- stomatogastric nervous system
- central pattern generator
- projection interneurons
- network reconfiguration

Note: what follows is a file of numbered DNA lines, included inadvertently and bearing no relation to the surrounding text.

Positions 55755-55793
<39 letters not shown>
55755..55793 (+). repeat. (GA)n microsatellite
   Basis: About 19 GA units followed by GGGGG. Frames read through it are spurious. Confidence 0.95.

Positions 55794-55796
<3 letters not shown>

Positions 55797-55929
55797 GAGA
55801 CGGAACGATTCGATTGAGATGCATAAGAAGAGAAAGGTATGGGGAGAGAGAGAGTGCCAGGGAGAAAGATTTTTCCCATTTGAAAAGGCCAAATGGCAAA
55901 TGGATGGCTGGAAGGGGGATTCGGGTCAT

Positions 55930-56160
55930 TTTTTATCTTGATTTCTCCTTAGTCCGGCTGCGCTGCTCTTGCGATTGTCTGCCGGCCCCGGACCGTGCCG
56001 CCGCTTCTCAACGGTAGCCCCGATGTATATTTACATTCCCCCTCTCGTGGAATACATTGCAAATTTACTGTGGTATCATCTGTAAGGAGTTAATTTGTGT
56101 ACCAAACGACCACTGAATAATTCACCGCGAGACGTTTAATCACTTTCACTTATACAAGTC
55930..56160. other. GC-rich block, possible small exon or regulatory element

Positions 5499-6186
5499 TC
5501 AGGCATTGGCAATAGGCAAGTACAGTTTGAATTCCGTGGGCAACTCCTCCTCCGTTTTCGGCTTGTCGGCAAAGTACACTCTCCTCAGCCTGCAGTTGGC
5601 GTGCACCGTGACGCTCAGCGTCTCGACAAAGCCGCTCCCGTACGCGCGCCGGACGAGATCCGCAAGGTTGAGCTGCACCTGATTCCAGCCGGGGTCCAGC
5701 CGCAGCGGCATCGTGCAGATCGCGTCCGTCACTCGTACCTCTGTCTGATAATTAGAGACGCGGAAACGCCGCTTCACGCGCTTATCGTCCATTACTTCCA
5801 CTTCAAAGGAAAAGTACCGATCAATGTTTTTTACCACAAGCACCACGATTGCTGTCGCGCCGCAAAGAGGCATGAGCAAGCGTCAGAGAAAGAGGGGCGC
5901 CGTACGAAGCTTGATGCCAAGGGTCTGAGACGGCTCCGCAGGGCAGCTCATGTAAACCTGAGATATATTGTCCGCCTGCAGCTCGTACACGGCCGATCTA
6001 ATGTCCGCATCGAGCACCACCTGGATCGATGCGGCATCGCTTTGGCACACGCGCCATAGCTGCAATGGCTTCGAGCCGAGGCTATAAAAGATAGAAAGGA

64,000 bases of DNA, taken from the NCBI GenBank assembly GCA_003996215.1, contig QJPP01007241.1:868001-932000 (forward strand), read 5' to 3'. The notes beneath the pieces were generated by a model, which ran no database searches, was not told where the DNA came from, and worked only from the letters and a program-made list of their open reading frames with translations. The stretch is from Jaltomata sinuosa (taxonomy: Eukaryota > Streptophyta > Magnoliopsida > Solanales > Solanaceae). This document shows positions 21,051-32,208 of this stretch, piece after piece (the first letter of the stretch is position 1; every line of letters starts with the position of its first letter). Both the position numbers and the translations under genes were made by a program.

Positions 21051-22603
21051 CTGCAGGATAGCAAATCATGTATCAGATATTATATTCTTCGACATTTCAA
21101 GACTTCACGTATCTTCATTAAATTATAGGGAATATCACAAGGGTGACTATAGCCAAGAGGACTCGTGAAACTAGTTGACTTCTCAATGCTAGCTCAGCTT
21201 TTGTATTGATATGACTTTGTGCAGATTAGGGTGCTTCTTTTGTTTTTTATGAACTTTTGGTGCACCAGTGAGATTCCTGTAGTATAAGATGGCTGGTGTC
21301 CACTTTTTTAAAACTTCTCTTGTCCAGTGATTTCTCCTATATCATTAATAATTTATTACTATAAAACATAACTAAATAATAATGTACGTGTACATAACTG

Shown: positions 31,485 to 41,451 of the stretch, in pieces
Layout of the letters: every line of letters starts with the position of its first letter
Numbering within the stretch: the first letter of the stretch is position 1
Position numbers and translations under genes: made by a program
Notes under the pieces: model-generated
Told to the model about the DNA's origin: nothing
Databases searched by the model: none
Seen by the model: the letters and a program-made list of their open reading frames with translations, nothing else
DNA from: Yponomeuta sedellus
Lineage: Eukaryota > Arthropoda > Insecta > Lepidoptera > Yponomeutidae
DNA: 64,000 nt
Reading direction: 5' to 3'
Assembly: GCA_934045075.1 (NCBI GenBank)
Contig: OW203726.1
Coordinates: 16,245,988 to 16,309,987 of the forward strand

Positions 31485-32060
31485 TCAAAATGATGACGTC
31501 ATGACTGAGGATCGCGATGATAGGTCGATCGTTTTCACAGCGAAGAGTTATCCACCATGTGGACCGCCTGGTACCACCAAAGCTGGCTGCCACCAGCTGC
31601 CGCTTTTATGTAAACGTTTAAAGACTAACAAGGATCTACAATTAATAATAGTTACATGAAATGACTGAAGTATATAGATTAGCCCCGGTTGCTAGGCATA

It is now well established that most rhythmic motor behaviors are generated by neural networks, called central pattern generators (CPGs), that can operate in the absence of feedback from peripheral sense organs (Delcomyn, 1980). Nevertheless, to be functionally meaningful in vivo, CPGs must be susceptible to sensory and/or central modulatory input to adapt their motor output to changing behavioral demands. Thus, a given motor network must be able to alter its expression on a cycle by cycle basis, as well as over prolonged periods of ongoing activity. Several mechanisms by which a CPG can undergo functional reorganization have been proposed (Getting and Dekin, 1985). Two of these rely on modifications within the network itself, involving neuromodulation of synaptic interactions among constituent neurons and/or alterations in their intrinsic membrane properties (Marder and Calabrese, 1996). A third mechanism involves changes in the way sensory inputs impinge on the network, although a full understanding of this mechanism is primarily lacking because of the complexity and diversity of the afferent pathways involved (Soffe, 1997).